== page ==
2011 Global Warming Seminar Series

Regardless of one’s perspective the effects of global warming are a quantifiable set of environmental results. That is why the SFU Dean of Science Office invited some of the world's leading scientists to present results of their research in the six-part series of talks, "Global Warming: A Science Perspective".

The series is designed to speak to a general audience of undergraduate and graduate students, faculty from across the Faculty of Science and the University and interested members of the public. All talks will be streamed live at irmacs.sfu.ca/​about/​live-video and then archived below.

Presentations - 2011 Global Warming Seminar Series

Wednesday, March 30, 2011

We now know the root causes of the global warming and ocean-acidification that are underway on our planet. These are no longer an issue of science, for the science is clear enough. Indeed, that clarity now allows us to speculate with increasing confidence what the future holds...and the prospect is not pretty. But despite the convergence of theory and observation, despite the increasing impacts of a changing climate, and despite insults to nature like ocean acidification, we largely remain reluctant to act. This talk will not address that reluctance; that task is better left to political scientists, philosophers, economists and human...

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Wednesday, March 23, 2011

Understanding the causes of climate change is one of the most important challenges facing science today. The Intergovernmental Panel on Climate Change attributes more than 90% of the observed warming during the last century to anthropogenic causes, especially the increase in atmospheric carbon dioxide from fossil fuels. However, during the last ten thousand years since the end of the last ice age, and prior to industrialisation, the climate has frequently changed on 100-year time scales by amounts comparable to the current warming. At present there is no established mechanism to explain these natural climate changes, but associations are...

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Tuesday, March 15, 2011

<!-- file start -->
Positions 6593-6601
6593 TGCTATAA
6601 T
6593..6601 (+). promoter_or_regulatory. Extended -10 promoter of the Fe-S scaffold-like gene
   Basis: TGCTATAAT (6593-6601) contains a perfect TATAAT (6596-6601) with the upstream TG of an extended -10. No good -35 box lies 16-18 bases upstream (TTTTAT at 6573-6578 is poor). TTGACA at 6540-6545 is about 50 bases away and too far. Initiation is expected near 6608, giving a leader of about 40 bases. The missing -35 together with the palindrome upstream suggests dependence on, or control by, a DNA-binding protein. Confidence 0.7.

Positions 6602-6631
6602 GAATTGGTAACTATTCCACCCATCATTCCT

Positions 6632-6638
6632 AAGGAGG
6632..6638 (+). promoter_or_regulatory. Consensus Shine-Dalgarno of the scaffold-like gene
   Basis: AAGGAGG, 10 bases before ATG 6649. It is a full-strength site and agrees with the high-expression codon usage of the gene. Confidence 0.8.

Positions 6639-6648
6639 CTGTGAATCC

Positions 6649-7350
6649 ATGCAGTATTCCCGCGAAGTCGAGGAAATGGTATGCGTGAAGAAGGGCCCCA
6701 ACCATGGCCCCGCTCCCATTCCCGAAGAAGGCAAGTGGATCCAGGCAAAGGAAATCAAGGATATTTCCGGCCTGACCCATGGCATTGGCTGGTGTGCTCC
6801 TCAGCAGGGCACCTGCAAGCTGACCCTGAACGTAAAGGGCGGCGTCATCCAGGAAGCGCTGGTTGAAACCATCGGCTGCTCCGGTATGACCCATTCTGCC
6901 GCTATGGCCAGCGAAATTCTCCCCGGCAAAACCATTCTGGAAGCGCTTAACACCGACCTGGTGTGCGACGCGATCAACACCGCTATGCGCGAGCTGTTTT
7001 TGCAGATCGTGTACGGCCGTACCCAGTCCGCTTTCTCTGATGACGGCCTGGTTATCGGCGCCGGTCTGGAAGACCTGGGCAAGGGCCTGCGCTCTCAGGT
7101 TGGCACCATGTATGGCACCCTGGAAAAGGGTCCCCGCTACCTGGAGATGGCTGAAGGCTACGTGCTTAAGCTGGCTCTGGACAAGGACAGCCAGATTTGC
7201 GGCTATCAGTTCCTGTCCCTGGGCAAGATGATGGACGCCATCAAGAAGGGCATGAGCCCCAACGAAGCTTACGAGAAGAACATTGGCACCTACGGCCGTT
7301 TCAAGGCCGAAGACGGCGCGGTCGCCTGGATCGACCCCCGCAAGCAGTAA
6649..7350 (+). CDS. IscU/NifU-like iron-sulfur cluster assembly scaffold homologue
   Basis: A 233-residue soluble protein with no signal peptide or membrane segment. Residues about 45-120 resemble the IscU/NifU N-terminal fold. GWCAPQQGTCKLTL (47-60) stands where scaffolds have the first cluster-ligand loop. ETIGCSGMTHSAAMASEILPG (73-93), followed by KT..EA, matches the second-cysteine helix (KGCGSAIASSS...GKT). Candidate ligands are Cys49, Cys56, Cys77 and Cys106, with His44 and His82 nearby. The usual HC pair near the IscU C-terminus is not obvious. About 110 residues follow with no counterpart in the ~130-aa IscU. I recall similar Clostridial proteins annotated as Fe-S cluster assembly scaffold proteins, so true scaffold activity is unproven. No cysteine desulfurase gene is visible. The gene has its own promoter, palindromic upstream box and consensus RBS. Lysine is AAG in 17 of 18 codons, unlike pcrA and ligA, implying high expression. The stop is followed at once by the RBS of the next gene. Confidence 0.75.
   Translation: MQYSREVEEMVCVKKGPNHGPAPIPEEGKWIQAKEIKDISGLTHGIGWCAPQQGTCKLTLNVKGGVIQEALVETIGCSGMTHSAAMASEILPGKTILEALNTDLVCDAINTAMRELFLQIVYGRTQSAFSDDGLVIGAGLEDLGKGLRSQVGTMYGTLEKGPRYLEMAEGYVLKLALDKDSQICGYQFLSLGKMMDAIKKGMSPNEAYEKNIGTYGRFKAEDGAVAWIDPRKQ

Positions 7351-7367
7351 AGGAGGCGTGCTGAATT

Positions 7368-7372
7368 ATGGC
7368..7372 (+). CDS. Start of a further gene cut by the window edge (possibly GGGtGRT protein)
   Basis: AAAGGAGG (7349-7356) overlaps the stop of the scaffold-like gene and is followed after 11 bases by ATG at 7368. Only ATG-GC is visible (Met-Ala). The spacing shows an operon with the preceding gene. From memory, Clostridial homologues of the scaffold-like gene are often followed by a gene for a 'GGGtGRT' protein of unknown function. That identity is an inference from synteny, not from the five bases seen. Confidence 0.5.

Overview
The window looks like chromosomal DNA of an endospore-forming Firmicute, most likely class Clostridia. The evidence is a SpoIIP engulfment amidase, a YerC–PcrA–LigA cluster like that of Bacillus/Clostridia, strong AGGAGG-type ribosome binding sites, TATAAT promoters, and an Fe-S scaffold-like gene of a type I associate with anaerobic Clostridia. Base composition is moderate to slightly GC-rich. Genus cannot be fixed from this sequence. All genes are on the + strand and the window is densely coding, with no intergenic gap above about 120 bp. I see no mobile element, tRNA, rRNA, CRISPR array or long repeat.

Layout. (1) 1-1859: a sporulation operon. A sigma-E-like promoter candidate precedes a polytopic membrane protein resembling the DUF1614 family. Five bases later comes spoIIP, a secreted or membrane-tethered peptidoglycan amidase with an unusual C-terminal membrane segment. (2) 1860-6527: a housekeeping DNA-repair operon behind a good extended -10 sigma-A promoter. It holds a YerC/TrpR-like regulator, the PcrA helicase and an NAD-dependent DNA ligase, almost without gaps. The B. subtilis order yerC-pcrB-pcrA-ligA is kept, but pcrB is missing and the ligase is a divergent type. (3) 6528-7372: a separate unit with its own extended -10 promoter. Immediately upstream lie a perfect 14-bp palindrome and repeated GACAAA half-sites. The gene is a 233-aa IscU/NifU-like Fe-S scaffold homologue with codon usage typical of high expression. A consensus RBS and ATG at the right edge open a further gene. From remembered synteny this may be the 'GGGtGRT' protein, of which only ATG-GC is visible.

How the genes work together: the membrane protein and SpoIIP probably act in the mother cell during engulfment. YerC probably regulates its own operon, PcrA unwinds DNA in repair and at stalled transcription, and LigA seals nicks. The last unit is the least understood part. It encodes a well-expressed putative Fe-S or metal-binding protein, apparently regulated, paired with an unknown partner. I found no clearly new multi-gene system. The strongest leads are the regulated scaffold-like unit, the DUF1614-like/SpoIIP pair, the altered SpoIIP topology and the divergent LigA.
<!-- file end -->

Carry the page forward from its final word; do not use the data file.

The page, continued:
I will begin with a brief primer on the physics of climate change, and how it is represented in climate models, and how the models are tested with observations. This will be followed by a discussion of how clouds and water vapor modulate the Earth's climate through their radiative effects, through the effects of the large latent heat of water on atmospheric energetics, and by rapidly transporting energy, mass, and momentum across thick layers of air.

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Wednesday, March 9, 2011

A description of the role of the various components of the climate system (the atmosphere, ocean, land and ice) in climate variability and change highlights the heat capacity of the oceans and the dynamics of the atmosphere and the ocean. The ocean also plays a major role in the water cycle as seen through changes in salinity and fresh water (salt) transports by currents. Melting land ice contributes to sea level rise and so does ocean expansion. The overall flow of energy through the climate system and its uptake by the oceans in summer and discharge in winter will be discussed along with ocean and atmospheric heat (energy) transports....

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Wednesday, March 2, 2011

The dramatic decline of the summer Arctic sea ice pack is probably the most visible, large scale change on Earth's surface in recent years. Most global climate models, however, have significantly underestimated this decline. We will discuss how models from statistical physics are being used to study key sea ice processes such as the formation and melting of seasonal ice. Such processes must be better understood to improve projections of the fate of the polar ice packs, and the response of polar ecosystems. We will also discuss evidence of climatic warming exhibited by the great land ice sheets of Greenland and Antarctica. Video from a...

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Wednesday, February 23, 2011

The modern instrumental surface temperature record extends back in time over about one and a half centuries. Since 1850, the number of points at which temperature is observed has increased enormously although even today, there remain many places on Earth where temperature is not routinely observed and reported. Such data gaps do not pose a serious impediment for the reliable estimation of changes in global mean temperature, as has been demonstrated by both empirical and theoretical research. A greater potential concern is that temperature observations are often affected by non-climatic influences including changes in instrumentation,...

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